Women’s soccer advances to NCAA Sweet 16

Coming out of their NESCAC season, the Tufts women’s soccer team entered the NCAA Division III as a Pool C at-large bid and immediately hit the ground running. They faced Franklin & Marshall on Nov. 11 and shut them down 2–1. The Jumbos were led by sophomore forward Elsi Aires, who put both goals away, but also saw strong effort by senior midfielder Thalia Greenberg and junior defender Jordan Cushner.



Graphic for Reese Christian’s Column “the hard count”
Columns

The Hard Count: The Deshaun Watson Problem

In last week’s column, I wrote about the success of the Houston Texans with CJ Stroud at quarterback, and I stated that the Texans had ‘finally’ found their franchise quarterback. This ignored a wrinkle in the Texans’ history, that being the promise of 2017 draft pick Deshaun Watson during four seasons in Houston.


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Sports

Cross country excites at NCAA regionals, men place 2nd to secure Nationals berth

The men’s cross country team finished in a strong second place out of 34 teams at the NCAA Division III East Regional championship in New Hampshire on Saturday. All seven runners were in the top 35 to secure all-regional honors, and this performance, along with a strong record this season, secured the team an at-large berth for the NCAA National championship that will take place on Saturday. 


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Sports

Men’s soccer dances on after thumping Bridgewater State 3–0, outlasting Rochester 2–1

3,470. That is the number of miles Washington and Lee, Ohio Northern and Colorado College will travel in sum to get to Bello Field for their matchups this coming weekend. The Tufts men’s soccer team hosted the first two rounds of the NCAA tournament this past weekend, and with a 3–0 win against Bridgewater State on Saturday and a 2–1 win against Rochester on Sunday, they earned a spot in the Sweet Sixteen.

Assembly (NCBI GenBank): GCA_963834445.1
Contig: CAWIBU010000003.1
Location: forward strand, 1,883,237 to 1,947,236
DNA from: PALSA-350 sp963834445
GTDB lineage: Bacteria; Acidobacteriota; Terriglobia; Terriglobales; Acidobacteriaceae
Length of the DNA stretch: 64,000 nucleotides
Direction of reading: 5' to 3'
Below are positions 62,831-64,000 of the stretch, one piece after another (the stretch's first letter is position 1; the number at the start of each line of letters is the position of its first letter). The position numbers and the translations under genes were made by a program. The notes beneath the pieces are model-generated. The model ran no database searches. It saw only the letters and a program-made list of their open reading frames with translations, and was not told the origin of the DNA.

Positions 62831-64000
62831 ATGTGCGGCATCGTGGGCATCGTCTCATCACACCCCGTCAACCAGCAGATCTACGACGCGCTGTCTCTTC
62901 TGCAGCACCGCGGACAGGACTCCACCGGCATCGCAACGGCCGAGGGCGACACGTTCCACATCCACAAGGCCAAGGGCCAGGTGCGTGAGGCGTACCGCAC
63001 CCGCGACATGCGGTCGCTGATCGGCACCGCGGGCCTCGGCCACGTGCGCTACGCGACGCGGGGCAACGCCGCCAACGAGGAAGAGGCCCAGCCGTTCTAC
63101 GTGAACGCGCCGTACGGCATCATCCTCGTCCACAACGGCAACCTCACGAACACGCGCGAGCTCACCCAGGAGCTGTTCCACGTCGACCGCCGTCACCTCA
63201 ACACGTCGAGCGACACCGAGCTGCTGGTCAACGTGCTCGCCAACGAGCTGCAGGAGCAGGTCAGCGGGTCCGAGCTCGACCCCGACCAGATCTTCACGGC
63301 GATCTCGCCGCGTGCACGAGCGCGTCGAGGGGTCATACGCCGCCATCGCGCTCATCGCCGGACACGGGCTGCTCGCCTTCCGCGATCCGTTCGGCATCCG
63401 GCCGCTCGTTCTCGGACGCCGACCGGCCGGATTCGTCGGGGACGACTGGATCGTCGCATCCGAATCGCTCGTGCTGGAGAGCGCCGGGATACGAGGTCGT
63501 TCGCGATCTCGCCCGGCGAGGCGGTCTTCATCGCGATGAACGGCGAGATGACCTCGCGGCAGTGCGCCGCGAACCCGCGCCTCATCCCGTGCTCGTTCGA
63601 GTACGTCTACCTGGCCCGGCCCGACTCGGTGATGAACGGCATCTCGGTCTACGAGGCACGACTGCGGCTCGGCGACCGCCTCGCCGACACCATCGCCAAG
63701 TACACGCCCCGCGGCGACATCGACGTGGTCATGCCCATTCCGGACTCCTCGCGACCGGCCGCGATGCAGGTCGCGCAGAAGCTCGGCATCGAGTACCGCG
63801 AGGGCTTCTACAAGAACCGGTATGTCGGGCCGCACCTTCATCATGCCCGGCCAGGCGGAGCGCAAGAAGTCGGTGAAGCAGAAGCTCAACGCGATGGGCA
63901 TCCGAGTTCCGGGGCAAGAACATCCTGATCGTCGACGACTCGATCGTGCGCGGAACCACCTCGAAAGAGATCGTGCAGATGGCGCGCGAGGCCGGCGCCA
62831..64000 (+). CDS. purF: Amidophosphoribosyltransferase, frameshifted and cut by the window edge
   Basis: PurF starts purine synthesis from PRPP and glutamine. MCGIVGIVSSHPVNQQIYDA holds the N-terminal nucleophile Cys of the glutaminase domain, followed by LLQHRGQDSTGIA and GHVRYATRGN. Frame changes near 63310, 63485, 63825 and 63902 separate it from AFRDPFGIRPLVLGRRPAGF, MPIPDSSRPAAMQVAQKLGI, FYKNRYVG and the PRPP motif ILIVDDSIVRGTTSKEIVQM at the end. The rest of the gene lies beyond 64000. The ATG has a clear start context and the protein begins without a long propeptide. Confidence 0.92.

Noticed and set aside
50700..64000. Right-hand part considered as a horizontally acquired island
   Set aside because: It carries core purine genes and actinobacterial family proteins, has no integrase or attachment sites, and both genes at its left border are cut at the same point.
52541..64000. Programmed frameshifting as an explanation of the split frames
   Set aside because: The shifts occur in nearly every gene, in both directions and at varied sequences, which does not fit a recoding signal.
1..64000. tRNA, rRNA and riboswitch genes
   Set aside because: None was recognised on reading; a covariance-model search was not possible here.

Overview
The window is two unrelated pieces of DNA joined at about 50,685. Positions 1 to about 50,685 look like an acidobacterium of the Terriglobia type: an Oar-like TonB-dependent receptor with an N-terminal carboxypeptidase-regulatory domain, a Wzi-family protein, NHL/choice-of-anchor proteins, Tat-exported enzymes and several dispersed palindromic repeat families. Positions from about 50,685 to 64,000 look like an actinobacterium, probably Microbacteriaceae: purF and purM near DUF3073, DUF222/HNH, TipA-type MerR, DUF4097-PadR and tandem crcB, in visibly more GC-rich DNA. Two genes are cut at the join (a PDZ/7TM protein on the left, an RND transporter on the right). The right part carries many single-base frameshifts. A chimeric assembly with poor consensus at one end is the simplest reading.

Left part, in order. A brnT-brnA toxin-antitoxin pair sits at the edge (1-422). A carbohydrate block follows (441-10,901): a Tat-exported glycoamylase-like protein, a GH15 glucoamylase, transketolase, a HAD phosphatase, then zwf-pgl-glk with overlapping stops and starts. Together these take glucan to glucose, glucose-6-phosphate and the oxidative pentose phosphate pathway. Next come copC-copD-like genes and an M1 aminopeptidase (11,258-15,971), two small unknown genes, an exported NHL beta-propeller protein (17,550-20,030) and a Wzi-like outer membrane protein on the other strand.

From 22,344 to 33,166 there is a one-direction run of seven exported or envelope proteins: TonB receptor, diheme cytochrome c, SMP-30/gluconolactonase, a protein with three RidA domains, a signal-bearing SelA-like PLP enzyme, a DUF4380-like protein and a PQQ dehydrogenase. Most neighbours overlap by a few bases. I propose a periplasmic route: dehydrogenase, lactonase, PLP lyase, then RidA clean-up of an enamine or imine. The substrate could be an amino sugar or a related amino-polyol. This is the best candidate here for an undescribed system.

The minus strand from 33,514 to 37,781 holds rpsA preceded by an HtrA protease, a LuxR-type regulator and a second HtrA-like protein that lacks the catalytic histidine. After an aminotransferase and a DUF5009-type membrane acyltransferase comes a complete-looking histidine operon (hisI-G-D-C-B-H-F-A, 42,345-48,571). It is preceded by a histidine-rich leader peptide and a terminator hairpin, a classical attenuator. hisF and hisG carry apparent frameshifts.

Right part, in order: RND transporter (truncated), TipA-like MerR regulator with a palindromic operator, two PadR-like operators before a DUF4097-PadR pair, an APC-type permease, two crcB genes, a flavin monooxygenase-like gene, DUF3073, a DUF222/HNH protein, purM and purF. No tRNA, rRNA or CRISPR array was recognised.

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Columns

Sports and Society: Ban bandwagons

We need some standardization for sports fans, and I’m declaring bandwagoning illegal. You heard me. There are all sorts of rules governing player and team movement across professional sports in America. Players sign contracts and can be traded without their consent. Teams can’t just move to Barbados without running things through the proper channels. The NFL even has a borderline-authoritarian policy called the franchise tag, which can just force a superstar player to stay put regardless of their wishes.



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Sports

Tufts football falls to Middlebury in tight game for season finale

In what was predicted to be a potentially league champion-deciding matchup, both the Middlebury Panthers and the Tufts Jumbos were ready to rock and roll on Saturday. Middlebury started with the ball, and senior wide receiver Carter Stockwell got the Panthers moving with a 16-yard rush up the middle. The Panthers charged downfield, but a throw from senior quarterback Cole Kennon was picked off in the endzone by the Jumbos’ senior defensive back Drew Guida.


The Step Back
Columns

The Step Back: Why the NBA needs expansion now more than ever

For almost twenty years, the NBA has comprised 30 teams. With vastly increasing league popularity and a treasure trove of player talent, team expansion has become a tantalizing idea for fans and executives alike. As other major sports leagues like the NHL have expanded in recent years, the NBA board has yet to budge on the topic of expansion. It was only this past summer that NBA Commissioner Adam Silver finally acknowledged the possibility of expansion following the end of the league’s media rights deal in 2025. What Silver fails to realize, however, is that NBA expansion is not a luxury – it’s a necessity.




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Sports

Men’s soccer splits NESCAC championship weekend, falling in the final

The Tufts men’s soccer team has rarely entered the NESCAC Tournament as underdogs. They were NESCAC champions in2017, 2019 and 2021, winning every championship game they participated in. However, following a 2–1 victory over Bowdoin in the quarterfinals, the Jumbos were considered heavy underdogs entering the semifinals, as they faced the undefeated Middlebury Panthers, the third-ranked team in the United Soccer Coaches Poll.